I am willing to contradict the tagline of this blog in order to discuss this year´s Kunstakademie Düsseldorf Rundgang which took place last week.
Düsseldorf Art Academy has long since been considered one of Europe’s foremost Art Schools, the likes of Paul Klee have taught there and amongst its alumni it boasts Joseph Bueys and Gerhard Richter to note just a couple. This being the case it is not surprising that the institution’s degree show or ‘Rundgang’ is one of the most observed events on the German arts calendar.
At Düsseldorf the professors pick their students. This means that the each room at the degree show (which takes up the entire three floors of the art school building) is dedicated to a specific professor’s class, or the works that said professor has chosen to represent his class. As for the ‘unselected’ students their work is left, perhaps unfairly, to line the corridors between each of the showrooms. Discrimination aside, with Peter Doig and Andreas Gurksy as current professors it was with a sense of anticipation that I first stepped through the academy’s doors.
Sadly what came next, as seems to be the case with most large degree shows, was disappointing. Of course one can put this down to probability, with so many artworks on display it is inevitable that only a few will stand out in the end. The pieces that shone did so for the personality behind them. Take Katharina Beilstein’s ‘Platforms’; a range of brightly coloured sculptures, precisely crafted from wood and plastic to take the form of outlandish platform shoes. Although one could argue that they are more fashion design than fine art, the quality of the pieces themselves as well as their clear character made a refreshing change from the foggy mass of almost-anonymous art.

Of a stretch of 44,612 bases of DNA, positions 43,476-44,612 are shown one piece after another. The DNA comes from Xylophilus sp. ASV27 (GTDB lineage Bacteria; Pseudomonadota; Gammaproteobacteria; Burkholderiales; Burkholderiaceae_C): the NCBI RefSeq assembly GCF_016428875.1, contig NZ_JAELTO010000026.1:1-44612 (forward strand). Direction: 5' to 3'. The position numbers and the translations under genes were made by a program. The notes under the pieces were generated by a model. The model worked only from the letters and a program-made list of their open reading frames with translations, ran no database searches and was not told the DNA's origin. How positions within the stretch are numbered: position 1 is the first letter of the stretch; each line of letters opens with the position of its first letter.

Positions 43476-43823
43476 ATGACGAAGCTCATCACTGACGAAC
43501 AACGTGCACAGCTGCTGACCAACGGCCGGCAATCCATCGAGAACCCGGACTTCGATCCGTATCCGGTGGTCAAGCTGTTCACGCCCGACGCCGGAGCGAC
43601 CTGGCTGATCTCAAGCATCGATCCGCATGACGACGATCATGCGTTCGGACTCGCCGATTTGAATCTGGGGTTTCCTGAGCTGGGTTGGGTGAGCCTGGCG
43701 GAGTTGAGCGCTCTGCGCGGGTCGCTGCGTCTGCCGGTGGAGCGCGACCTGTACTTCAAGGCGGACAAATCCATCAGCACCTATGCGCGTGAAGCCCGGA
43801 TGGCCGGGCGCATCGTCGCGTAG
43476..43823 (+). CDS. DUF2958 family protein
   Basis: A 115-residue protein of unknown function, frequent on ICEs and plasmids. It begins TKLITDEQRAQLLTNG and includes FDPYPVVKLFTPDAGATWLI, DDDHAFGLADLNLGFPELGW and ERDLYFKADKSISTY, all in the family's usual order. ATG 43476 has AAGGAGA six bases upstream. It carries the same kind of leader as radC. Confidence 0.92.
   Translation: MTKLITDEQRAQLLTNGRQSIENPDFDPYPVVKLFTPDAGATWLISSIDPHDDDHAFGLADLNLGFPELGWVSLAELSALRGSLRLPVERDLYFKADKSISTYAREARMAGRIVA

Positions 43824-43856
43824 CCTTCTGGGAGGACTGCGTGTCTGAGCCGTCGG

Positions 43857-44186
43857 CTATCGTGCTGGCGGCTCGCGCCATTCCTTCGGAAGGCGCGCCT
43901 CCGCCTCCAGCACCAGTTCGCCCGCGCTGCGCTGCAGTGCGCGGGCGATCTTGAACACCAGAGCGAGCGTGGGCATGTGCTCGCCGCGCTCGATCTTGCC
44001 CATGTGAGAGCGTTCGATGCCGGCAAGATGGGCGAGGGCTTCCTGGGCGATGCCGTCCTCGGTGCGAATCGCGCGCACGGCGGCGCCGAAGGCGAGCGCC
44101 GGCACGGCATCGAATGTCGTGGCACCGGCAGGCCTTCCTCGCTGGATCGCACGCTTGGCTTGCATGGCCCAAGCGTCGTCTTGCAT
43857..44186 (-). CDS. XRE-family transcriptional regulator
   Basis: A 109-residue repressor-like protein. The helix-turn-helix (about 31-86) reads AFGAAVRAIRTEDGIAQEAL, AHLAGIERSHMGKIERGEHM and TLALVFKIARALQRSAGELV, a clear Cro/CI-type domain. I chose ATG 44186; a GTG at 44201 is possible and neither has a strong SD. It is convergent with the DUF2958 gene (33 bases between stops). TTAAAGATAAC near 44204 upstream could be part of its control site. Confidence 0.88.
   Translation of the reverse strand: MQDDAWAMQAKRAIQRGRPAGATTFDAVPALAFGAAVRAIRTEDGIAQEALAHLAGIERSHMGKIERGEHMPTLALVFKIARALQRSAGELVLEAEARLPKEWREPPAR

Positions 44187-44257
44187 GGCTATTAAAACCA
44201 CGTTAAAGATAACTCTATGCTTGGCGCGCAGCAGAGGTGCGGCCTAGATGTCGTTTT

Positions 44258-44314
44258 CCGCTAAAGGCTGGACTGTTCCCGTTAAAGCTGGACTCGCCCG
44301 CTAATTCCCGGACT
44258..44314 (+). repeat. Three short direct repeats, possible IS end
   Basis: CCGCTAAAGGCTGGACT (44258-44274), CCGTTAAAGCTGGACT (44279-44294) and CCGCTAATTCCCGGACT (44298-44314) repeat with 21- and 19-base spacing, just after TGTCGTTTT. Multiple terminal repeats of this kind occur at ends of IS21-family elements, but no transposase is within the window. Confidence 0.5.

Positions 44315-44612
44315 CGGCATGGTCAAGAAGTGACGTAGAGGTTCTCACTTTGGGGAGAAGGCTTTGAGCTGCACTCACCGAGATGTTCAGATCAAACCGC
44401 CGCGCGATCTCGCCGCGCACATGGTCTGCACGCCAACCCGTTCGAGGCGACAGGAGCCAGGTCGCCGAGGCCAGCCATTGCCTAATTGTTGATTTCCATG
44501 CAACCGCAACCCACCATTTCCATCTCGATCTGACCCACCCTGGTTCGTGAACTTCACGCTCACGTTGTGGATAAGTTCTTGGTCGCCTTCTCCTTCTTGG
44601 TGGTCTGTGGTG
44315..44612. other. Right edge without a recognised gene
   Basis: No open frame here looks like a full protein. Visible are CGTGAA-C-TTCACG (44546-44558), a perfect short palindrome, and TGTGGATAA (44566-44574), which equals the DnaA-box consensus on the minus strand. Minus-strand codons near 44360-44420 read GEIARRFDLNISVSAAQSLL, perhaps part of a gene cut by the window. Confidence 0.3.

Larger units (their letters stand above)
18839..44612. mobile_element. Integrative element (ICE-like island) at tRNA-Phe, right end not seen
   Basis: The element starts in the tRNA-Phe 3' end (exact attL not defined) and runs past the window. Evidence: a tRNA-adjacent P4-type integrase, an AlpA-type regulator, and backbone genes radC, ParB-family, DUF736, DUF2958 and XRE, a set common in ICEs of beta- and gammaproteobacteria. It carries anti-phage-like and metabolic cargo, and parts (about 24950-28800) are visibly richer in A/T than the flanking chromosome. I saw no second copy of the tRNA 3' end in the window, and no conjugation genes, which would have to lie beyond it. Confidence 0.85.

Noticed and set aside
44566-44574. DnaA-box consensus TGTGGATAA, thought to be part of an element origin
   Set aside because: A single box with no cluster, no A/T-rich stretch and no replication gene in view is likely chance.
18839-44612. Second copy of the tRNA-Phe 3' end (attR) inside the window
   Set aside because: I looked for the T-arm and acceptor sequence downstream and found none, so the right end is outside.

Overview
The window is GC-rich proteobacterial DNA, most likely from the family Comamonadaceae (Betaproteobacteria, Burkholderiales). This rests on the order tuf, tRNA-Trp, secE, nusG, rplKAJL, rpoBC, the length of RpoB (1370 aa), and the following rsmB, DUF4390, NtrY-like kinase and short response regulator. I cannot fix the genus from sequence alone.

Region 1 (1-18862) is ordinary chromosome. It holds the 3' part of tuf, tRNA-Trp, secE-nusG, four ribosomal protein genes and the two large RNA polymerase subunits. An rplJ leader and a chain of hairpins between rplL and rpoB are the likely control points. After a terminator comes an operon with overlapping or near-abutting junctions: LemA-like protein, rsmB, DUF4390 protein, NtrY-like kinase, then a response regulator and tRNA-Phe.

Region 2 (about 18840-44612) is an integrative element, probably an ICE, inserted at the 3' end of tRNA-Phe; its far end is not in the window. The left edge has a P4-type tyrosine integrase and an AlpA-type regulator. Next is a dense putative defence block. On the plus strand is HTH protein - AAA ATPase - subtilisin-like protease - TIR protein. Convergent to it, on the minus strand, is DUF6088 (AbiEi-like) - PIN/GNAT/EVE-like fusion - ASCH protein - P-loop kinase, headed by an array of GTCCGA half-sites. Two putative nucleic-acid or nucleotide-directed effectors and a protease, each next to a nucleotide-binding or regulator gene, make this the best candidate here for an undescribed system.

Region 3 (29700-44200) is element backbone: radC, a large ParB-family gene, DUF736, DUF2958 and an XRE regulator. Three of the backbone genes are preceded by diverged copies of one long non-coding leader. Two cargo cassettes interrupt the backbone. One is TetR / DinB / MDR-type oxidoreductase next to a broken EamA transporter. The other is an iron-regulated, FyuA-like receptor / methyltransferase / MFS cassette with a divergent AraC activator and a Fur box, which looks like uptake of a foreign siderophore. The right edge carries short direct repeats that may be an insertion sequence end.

I believe that Art Schools play a pivotal role in helping students to find their ‘artistic identity’ and I do not wish to undermine this process for a second. However I myself belonging to a generation whose identity has been dwarfed by the internet, couldn’t help feeling disheartened by the lack of creative autonomy on display. Internet MEEMS reproduced in various mediums alongside an over-prevalence of frankly past-it 90’s themes worked together to give the impression of a bunch of people that had spent too much time on Instagram.
But perhaps that was the point, perhaps it was this precise feeling of living in an identity-less digital age that the students wished to relay. However if this was the case then I can’t help feeling that they could have done so with more humour. There was one example which can be upheld as managing both of these things and that was one student’s identical recreation of Gerhard Richter’s ‘Betty,’ a clear middle-finger to the anonymity of our age, at least it made me laugh.